CRAFTS AND DIY

Symmetry sculptures

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While I’m not a control freak, I have grown accustomed to having a lot of kids under my control at one time. And, I think I’m good at it. I run a fairly tight ship in terms of schedules and expectations, but am pretty relaxed when it comes to general raucousness and chaos. There are always a hundred things happening at once (and at least three kids talking at me at the same time), but we’re now at the point where Atticus and Ella are old enough to herd the crew into “unsupervised” play while I do the things necessary for our tribe’s survival (like cooking, packing lunches and drinking coffee).

While I do these things I get a kick out of the conversations I overhear (and the scuffles that they manage to iron out) and feel that, at some level, I’m still very much involved with what each of my kids goes through in his or her day.

What I’ve become to realize this year however is that I’ve definitely taken this for granted. We’ve made it through the first year of real school, where Atticus is gone for the whole day. A whole day where I have no idea what’s going on. A whole day where he’s surrounded by 23 other little terrors, also figuring out what it means to be properly social. A whole day where a lot happens.

school

Add the work schedule of a start-up business to this, and it’s easy to feel completely out of touch even though I’m actually around the kids – as a whole – a lot. I used to know every time Atticus learned something, got upset, went to the bathroom. Now, I am pretty much on damage control, carving out that one-on-one time if there’s a problem. The large majority of the time there isn’t though, which means, we’re in our daily groove and time is just flying by.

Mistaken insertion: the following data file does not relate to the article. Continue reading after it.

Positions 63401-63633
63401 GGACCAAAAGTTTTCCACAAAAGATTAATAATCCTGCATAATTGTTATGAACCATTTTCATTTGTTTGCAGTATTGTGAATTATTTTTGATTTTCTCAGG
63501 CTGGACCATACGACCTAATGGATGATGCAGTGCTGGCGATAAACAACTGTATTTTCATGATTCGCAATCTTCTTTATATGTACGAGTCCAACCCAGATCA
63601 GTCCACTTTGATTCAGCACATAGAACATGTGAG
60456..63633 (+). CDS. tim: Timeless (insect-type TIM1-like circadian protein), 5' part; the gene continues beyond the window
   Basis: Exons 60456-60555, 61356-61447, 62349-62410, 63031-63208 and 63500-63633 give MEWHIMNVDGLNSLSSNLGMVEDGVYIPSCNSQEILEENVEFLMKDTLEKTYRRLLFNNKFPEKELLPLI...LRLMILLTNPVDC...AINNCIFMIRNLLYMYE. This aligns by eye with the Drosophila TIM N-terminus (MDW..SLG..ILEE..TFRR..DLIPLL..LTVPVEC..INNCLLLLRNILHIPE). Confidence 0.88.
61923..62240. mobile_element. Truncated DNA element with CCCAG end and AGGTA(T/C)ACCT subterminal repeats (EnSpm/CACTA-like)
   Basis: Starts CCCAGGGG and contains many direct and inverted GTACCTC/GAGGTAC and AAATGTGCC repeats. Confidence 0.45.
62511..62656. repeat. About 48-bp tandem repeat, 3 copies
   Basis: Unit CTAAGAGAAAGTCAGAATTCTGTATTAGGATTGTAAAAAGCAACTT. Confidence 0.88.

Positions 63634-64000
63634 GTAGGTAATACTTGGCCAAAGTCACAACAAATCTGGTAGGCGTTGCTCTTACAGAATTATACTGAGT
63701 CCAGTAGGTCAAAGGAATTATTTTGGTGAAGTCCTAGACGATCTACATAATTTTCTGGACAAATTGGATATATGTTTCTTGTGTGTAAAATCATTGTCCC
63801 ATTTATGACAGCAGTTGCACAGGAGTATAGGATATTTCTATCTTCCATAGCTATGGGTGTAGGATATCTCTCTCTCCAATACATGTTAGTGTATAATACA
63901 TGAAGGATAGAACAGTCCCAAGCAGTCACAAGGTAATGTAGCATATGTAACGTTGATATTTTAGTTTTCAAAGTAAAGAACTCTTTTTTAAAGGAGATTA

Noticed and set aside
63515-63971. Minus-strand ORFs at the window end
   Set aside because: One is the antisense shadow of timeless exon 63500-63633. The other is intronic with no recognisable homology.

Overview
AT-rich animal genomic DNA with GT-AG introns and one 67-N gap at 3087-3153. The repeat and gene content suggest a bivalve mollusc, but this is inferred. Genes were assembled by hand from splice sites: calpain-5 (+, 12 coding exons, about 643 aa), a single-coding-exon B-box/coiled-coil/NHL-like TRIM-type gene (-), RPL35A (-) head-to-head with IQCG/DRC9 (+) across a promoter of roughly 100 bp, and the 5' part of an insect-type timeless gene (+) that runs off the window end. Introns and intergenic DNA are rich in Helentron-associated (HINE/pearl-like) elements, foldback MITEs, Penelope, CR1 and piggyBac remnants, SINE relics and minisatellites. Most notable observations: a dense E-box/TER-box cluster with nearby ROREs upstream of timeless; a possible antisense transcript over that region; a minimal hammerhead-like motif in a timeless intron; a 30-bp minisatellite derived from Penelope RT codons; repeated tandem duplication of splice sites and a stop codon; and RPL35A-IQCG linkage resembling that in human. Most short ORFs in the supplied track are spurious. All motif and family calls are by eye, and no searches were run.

I’m still trying to figure out how to set up routines and habits so that I feel okay letting go (suggestions welcome!). Because, in all honesty, Atticus is just fine and thrilled to be able to step into a degree of independence and enjoy something that’s just his. I’m certainly not the first mama to lament this transition.

Luckily, his kindergarten class asked for parent volunteers this year to help break the parental fall into school. So, Nathan and I alternated being in Atticus’s class each Friday morning. It was great to have a chance to meet the other kids and get a sense of what his day looks like. It also gave me even more respect for the super-human individuals that take on the role of teaching 24 kindergarten students. Let’s just say, I’m happy to stay in the sticker business 🙂

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A few months ago, there were the most gorgeous mobiles hanging around the classroom. I snapped a picture on my phone for future reference and last weekend came across it while culling my photos. I asked Atticus to teach us how to make them and he patiently walked us through the steps, excited to revisit the project. They are very simple, great for all ages, and look gorgeous.

It also provides context for discussion about symmetry (when Atticus got to the symmetry part, Ella (AKA our tattooed lady) groaned and said: “Ugh! I really hate having to make things symmetrical!” She’s a true left brained artist, haha!).